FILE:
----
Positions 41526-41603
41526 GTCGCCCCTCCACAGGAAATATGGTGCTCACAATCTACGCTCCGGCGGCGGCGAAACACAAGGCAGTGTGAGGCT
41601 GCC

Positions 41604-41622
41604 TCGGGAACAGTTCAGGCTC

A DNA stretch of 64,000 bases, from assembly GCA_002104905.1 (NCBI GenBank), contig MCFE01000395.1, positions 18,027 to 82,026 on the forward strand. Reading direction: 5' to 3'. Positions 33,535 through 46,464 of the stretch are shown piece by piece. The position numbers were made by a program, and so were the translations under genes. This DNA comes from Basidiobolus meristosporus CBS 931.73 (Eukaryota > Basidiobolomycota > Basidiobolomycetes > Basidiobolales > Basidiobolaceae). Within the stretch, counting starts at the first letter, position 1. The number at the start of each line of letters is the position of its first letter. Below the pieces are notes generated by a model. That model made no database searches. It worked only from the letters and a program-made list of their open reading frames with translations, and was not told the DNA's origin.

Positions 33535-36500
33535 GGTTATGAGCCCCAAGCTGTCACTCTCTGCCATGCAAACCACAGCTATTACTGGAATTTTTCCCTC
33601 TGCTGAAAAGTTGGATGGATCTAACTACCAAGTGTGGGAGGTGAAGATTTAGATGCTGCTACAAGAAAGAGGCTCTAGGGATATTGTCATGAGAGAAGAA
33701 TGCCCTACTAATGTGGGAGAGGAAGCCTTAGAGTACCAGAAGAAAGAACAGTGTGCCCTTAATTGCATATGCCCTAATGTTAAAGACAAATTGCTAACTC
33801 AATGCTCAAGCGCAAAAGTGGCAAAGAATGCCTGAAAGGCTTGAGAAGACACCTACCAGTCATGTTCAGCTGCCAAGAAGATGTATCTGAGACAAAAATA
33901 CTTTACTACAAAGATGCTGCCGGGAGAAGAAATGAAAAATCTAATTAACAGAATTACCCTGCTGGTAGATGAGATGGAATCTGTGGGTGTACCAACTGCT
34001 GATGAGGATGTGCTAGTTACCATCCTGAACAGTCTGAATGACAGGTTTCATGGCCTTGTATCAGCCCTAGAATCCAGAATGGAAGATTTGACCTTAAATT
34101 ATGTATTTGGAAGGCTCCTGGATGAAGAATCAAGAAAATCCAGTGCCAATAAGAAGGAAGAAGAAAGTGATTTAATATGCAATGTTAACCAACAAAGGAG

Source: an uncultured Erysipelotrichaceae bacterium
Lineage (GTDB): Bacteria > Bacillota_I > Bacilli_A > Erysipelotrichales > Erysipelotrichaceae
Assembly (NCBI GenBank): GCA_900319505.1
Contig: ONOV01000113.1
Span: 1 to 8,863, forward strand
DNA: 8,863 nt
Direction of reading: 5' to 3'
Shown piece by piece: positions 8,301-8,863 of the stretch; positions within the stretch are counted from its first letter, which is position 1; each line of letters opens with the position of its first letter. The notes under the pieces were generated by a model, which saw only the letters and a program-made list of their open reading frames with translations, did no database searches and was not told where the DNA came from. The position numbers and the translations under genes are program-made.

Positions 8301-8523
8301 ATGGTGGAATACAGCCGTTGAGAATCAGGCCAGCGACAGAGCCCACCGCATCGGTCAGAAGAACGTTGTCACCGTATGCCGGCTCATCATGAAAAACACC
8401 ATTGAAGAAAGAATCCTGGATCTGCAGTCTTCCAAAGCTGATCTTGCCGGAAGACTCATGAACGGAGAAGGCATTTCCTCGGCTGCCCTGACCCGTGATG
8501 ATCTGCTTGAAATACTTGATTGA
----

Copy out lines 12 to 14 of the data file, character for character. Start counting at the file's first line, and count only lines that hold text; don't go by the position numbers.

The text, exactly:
33901 CTTTACTACAAAGATGCTGCCGGGAGAAGAAATGAAAAATCTAATTAACAGAATTACCCTGCTGGTAGATGAGATGGAATCTGTGGGTGTACCAACTGCT
34001 GATGAGGATGTGCTAGTTACCATCCTGAACAGTCTGAATGACAGGTTTCATGGCCTTGTATCAGCCCTAGAATCCAGAATGGAAGATTTGACCTTAAATT
34101 ATGTATTTGGAAGGCTCCTGGATGAAGAATCAAGAAAATCCAGTGCCAATAAGAAGGAAGAAGAAAGTGATTTAATATGCAATGTTAACCAACAAAGGAG